Companies often make it hard to see the chain of events that came before consumer purchase because they risk criticism. The food supply chain has become more fragmented and challenging to discern. Nevertheless, understanding the different steps in the food supply chain is key to further investigating where it all goes wrong.
The evolution of the Food Supply chain
Food production looked a lot different pre-industrial revolution than it does today. People sourced their groceries and meats from their local village markets and many people harvested their own food. However, the increase in transportation methods and privatization of land has led to a disconnect between the producer and the consumer. Nowadays, we turn to chaotic supermarket aisles and bustling restaurants to satisfy our appetites.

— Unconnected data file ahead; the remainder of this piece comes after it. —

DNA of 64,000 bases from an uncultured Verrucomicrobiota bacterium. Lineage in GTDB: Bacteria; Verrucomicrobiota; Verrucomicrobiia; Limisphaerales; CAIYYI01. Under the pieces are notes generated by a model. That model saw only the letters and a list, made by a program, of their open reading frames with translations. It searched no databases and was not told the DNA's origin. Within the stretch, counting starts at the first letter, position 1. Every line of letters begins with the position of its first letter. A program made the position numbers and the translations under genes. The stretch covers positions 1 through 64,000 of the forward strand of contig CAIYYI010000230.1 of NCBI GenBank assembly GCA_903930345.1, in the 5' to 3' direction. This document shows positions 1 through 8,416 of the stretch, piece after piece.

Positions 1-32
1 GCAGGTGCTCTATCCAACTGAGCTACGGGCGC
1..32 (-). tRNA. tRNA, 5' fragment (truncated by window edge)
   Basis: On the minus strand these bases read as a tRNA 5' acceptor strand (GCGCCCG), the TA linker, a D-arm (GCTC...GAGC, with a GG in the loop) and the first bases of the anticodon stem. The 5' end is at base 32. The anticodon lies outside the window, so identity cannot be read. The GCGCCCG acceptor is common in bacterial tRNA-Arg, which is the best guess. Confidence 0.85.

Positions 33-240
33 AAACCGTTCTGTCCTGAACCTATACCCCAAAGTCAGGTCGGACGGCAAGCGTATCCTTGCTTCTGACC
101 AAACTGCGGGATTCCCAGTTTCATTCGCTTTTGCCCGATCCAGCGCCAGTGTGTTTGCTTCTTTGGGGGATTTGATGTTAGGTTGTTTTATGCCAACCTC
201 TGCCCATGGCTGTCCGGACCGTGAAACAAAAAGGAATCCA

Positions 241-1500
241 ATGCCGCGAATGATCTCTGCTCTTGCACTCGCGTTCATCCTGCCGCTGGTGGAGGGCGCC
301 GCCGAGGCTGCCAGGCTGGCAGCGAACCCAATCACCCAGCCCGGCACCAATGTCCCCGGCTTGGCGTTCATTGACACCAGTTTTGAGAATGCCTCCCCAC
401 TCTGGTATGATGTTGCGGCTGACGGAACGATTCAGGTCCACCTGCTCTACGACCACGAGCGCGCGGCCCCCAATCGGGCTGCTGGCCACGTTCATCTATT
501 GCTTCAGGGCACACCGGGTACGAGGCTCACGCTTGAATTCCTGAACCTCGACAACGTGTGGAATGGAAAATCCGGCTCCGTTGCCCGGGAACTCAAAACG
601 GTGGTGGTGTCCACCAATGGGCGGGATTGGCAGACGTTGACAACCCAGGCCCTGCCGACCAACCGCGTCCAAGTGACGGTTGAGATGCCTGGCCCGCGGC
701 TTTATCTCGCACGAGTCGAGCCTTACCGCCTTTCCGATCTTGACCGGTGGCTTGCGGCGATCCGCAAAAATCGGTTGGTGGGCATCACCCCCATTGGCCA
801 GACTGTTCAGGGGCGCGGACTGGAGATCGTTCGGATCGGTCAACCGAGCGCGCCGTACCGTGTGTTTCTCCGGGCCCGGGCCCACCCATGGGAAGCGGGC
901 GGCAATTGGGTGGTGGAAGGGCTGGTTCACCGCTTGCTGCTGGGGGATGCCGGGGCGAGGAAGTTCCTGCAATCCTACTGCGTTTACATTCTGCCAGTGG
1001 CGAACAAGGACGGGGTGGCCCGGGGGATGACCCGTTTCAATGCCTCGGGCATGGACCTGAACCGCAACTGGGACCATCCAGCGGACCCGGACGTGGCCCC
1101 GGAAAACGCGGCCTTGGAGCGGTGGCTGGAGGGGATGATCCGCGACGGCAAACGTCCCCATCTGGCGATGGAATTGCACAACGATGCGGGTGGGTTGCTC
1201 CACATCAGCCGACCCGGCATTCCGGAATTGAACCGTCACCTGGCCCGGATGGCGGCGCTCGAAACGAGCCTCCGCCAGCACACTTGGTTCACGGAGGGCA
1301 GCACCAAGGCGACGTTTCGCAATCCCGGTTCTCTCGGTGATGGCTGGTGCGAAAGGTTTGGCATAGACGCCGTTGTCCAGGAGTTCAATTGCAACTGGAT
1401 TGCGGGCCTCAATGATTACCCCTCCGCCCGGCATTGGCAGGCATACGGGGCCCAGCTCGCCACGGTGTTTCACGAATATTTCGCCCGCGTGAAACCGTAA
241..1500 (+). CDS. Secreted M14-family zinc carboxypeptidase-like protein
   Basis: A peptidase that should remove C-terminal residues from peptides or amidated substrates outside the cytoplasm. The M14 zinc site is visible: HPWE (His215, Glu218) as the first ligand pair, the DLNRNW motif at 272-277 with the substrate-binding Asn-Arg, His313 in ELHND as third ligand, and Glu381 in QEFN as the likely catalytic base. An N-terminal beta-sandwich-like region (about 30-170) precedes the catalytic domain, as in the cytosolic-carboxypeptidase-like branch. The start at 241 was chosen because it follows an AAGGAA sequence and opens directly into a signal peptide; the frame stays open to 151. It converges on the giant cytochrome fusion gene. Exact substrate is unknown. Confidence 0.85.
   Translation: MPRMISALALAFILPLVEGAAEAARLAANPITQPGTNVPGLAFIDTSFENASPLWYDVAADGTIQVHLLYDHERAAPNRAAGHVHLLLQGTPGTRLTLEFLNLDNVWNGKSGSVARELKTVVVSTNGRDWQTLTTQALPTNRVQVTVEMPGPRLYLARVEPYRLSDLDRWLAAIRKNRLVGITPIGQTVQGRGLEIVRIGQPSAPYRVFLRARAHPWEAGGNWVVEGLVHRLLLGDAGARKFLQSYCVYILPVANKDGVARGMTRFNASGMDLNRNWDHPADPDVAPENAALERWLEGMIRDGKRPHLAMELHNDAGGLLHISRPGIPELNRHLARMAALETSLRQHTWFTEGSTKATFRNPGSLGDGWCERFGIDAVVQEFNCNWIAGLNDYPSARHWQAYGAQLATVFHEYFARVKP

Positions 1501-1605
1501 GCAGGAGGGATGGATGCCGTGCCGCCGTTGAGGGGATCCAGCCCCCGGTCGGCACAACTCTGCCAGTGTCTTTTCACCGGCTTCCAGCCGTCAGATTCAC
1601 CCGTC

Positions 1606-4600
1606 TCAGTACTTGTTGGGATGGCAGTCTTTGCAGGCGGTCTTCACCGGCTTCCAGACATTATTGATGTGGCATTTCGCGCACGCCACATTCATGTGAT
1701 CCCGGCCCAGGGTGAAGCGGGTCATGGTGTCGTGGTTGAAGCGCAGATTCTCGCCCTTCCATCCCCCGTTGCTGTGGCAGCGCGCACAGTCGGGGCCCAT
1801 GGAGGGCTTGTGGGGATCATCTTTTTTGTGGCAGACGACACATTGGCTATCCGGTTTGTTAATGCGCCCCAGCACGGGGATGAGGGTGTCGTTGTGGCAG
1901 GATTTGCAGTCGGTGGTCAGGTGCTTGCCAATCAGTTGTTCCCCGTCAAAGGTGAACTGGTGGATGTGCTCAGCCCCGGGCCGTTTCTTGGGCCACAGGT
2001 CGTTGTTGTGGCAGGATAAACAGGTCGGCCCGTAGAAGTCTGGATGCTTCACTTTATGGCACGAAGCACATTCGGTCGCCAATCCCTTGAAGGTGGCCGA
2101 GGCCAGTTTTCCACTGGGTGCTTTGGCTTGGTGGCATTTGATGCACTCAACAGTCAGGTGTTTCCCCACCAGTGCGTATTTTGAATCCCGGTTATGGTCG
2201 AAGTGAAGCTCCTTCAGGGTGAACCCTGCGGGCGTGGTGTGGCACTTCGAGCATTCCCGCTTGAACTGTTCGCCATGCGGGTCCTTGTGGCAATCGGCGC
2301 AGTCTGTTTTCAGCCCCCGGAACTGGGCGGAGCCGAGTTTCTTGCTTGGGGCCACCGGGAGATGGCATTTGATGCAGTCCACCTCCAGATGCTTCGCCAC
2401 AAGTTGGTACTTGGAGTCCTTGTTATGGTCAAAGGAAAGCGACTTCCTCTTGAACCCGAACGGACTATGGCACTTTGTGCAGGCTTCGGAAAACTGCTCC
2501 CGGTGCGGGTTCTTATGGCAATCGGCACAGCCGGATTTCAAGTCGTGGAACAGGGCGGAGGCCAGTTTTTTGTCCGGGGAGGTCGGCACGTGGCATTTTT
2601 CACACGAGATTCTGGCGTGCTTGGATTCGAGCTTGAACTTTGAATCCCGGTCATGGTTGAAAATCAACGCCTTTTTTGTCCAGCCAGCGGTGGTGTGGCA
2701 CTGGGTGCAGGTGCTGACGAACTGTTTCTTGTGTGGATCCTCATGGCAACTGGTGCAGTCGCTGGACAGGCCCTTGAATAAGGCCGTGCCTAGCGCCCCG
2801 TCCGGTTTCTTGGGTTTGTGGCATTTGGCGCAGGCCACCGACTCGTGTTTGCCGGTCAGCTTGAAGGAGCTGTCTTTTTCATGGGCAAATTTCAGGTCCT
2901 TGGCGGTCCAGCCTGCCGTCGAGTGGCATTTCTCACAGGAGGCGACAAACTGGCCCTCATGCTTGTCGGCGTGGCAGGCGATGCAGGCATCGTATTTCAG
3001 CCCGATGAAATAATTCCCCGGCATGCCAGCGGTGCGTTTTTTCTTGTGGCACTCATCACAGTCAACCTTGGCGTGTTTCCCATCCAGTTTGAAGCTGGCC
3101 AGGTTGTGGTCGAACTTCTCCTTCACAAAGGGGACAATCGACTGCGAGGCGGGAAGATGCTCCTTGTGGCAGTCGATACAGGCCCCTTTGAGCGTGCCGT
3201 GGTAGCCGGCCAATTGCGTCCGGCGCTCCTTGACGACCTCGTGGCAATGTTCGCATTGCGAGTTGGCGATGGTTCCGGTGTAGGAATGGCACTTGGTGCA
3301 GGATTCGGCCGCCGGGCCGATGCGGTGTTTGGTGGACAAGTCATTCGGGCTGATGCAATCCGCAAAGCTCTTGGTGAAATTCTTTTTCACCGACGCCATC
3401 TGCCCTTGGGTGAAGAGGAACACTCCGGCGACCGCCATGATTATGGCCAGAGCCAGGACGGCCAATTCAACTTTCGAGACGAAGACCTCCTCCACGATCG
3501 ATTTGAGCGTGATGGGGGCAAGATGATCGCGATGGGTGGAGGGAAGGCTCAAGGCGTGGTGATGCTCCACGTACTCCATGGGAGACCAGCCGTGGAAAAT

So, what does the Food Supply Chain look like today and how do the different parts affect our environment? The complex would be an understatement but let’s try and break it down.
Agriculture can be separated into two main types of farming. Livestock farming and arable farming.
Livestock farming is where animals such as cows and pigs are reared for meat and dairy products. In the U.S alone, over 55 billion livestock animals are killed each year. There are many different methods of livestock farming and over the last 30 years, intensive farming has become increasingly popular. Intensive farming allows farmers a higher yield and more profit over organic farming. However, these methods subjugate animals to inhumane living conditions.